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From Zero to Binder!

This document will walk you through taking a repository containing Python code and adding to it to make it runnable with a service like

One of the big hurdles to trying out other people's code is reproducing the exact environment that the code requires to run. Writing instructions that are correct for all possible cases is very hard. As a user applying imperfect instructions to your particular setup is very hard. Often it is also not clear where the "bug" is when things don't work. Should the instructions have mentioned that setting that obscure environment variable to an obscure value would break the instructions? Should you as user have know this? And will either the author or the user ever think of checking for obscure things like this?

One way to solve this is the approach BinderHub (the software behind takes. The authors provide machine-readable instructions for how to construct the environment. A machine will execute these instructions and if they do not work, it is clear the instructions need updating. The construction of the environment starts from the same "base" for every possible project, which makes it easier for users to help out with fixing the instructions.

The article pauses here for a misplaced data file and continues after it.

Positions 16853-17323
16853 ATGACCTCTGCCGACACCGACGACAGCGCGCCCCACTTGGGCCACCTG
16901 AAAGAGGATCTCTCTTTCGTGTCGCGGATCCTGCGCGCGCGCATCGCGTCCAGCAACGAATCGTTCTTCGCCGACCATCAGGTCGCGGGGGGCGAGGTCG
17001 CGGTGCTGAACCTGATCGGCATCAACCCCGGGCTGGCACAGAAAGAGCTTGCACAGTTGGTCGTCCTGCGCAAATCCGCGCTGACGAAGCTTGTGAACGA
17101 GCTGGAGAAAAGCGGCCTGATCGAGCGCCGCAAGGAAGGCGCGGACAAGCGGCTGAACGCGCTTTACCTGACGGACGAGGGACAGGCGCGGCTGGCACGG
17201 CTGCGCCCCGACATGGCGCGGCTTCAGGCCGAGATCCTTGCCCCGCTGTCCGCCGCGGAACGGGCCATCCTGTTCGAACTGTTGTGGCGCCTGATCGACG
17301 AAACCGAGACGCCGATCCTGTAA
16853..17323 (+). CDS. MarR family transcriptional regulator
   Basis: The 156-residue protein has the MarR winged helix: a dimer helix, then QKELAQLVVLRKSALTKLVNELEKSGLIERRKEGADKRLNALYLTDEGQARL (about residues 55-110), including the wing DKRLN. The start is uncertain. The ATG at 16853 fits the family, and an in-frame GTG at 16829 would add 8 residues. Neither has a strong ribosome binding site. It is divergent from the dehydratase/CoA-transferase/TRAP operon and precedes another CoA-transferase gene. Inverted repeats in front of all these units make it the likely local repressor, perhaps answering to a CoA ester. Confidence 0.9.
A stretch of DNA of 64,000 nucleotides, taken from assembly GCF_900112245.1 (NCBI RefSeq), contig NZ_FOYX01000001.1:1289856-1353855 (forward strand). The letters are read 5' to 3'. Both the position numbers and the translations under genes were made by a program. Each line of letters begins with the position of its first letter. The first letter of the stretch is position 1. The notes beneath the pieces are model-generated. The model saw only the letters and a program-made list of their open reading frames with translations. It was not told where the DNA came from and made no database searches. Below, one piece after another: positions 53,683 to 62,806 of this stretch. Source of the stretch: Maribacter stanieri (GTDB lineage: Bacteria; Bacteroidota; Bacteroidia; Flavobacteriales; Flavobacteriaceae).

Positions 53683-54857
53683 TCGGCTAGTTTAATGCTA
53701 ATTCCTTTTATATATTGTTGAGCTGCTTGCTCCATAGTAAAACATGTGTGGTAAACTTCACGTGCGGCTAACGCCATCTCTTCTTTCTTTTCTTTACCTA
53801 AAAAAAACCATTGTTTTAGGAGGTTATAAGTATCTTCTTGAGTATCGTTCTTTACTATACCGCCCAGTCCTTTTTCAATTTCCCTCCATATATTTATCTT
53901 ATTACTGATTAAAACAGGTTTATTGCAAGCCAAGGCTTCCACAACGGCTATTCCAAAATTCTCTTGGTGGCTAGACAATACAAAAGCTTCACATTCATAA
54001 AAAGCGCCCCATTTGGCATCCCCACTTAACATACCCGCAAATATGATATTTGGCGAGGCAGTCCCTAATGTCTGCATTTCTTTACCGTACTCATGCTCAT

Creating a repository to "binderize"

To get started let's create a new repository that we can use during this exercise to demonstrate how to "binderize" a repository.

What is "binderizing" a repo? A (not so great) name for creating the instructions that BinderHub can understand to create the environment your code needs.

To do:

  1. Head over to and create a new repository called "my-first-binder"
  2. Create a file called via the web interface with print("Hello from Binder") on the first line

Launch your first repository

You just created a repository that is compatible with Binder! Before we explain how this can be, head over to and see for yourself.

The interface you see on let's you specify the repository you want to have started.

To do:

  1. Type the URL of your repository into the "GitHub repo or URL" box (should be something like
  2. As you type the URL the webpage will generate a link you can share with others in the "Copy the URL below..." box. It should look something like:
  3. Copy it, open a new tab and visit that URL

When you visit a URL like you will see a big spinner like this:

In the background several things are happening while you wait. BinderHub is:

  • fetching your repository from,
  • analysing the contents of the repository,
  • creating a Docker image based on what it finds,
  • launching the newly created image for you in the cloud, and
  • finally connecting you to it via your browser.

If everything went smoothly you should be greeted by a page that looks like this:

One of the default dependencies that is installed for you is Jupyter which provides this interface for you.